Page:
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Wayne Bailey
State Extension Entomologist
University of Missouri - Columbia


Principal Stored Grain Insects

  1. Granary weevils cannot fly. Eggs are placed inside whole kernels. Damage is caused by the larvae feeding in whole grain and the adults feeding in and on whole or broken grain.
  2. Saw-toothed grain beetles seldom fly but both the larvae and adults feed on cracked or broken grain, flour, meal, breakfast food, stock feed, candy, and dried fruit. The thorax, the body region behind the head, has saw- toothed points on both sides.
  3. Larvae and adults of the red flour beetle and a closely related species, the confused flour beetle, feed on flour, grain dust, and broken grains.
  4. Larger cabinet beetles and several closely related species are general feeders on grain and grain products. They will also feed on material of animal origin, such as hides.
  5. The eggs of the lesser grain borer are placed on kernels and the larvae bore into the kernels. The adults can fly and also feed on grain.
  6. Rice weevil adults can fly. Eggs are laid inside the kernel. The larvae feed in whole grain while the adults will feed both in and on grain.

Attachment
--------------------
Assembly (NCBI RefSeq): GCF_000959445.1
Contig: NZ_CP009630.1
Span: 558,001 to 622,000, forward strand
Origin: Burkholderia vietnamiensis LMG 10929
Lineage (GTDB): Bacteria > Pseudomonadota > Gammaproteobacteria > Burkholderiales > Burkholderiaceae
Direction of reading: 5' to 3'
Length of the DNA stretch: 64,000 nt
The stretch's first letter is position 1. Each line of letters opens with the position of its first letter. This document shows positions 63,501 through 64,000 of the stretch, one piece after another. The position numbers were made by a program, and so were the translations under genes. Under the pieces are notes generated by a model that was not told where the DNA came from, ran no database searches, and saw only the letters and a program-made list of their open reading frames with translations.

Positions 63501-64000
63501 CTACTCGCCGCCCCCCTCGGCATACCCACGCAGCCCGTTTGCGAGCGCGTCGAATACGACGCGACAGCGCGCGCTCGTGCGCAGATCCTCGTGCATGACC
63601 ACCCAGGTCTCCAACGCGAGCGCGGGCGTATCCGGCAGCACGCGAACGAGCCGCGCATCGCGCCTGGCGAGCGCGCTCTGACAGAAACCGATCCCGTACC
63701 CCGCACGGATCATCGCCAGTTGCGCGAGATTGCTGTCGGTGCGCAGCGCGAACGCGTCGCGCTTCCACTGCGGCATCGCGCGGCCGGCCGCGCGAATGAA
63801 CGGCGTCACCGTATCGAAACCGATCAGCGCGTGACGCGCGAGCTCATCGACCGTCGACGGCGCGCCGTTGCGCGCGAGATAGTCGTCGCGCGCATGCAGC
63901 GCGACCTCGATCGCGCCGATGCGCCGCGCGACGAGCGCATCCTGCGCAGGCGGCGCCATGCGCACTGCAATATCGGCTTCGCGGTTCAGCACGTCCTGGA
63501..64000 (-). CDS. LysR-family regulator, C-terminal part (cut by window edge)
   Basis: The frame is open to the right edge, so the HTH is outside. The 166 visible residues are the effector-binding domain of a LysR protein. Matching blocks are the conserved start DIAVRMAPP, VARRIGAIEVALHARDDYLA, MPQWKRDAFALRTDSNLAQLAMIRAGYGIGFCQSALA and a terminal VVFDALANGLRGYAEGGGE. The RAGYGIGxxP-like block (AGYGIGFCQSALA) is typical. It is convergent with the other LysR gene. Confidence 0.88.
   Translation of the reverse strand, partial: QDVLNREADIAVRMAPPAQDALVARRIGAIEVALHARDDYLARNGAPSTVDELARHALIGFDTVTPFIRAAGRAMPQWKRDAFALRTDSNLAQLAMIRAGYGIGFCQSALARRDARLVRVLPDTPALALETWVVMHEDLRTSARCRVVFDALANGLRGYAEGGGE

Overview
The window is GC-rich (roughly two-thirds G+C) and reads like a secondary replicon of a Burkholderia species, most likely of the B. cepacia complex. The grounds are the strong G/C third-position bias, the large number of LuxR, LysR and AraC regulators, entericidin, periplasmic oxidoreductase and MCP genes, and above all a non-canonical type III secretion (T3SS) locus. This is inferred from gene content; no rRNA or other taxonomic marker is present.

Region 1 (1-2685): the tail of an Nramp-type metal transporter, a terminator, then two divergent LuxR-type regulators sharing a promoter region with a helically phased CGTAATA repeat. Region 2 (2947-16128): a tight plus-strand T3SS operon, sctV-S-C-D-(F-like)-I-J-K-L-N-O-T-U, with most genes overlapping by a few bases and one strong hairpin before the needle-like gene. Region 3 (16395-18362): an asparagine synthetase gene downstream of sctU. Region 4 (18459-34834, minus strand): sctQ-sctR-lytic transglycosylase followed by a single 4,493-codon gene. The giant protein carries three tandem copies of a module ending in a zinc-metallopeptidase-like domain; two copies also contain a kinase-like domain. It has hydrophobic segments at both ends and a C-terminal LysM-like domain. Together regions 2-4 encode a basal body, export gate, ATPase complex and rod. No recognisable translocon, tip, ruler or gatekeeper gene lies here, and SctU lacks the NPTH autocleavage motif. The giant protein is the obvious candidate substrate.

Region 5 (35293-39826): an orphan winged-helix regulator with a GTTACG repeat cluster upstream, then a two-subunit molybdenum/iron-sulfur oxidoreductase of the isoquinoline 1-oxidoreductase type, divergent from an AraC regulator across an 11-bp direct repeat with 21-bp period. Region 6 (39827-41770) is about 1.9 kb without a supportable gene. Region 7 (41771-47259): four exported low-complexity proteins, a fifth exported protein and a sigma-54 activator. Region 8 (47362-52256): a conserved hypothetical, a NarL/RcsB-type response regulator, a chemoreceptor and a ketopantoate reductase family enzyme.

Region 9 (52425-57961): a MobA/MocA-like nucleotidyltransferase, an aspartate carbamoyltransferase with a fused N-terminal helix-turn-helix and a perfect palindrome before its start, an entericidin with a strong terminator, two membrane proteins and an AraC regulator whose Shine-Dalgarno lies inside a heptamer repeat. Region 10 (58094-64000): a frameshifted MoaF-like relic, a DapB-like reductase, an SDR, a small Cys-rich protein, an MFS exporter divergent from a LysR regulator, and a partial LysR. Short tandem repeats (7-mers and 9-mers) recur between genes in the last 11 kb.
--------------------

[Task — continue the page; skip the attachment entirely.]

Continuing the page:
7. Indian-meal moth larvae spin webs on the surface of grain and feed on kernels enclosed within the webbing. The larvae will also spin webs on sacked grain in storage areas.
  8. Cadelle larvae and adults feed on whole grain. The larvae bore holes in the wood within bins where they hibernate. This is one of the largest stored grain insects.
  9. Flat grain beetles are one of the smallest common stored grain insects. It Is usually found associated with out-of-condition or insect damaged grain.
  10. Angoumois grain moth eggs are laid on the outside of the grain. The larvae bore into the grain and feed within the kernel. Adults may fly from granaries and infest corn in the field.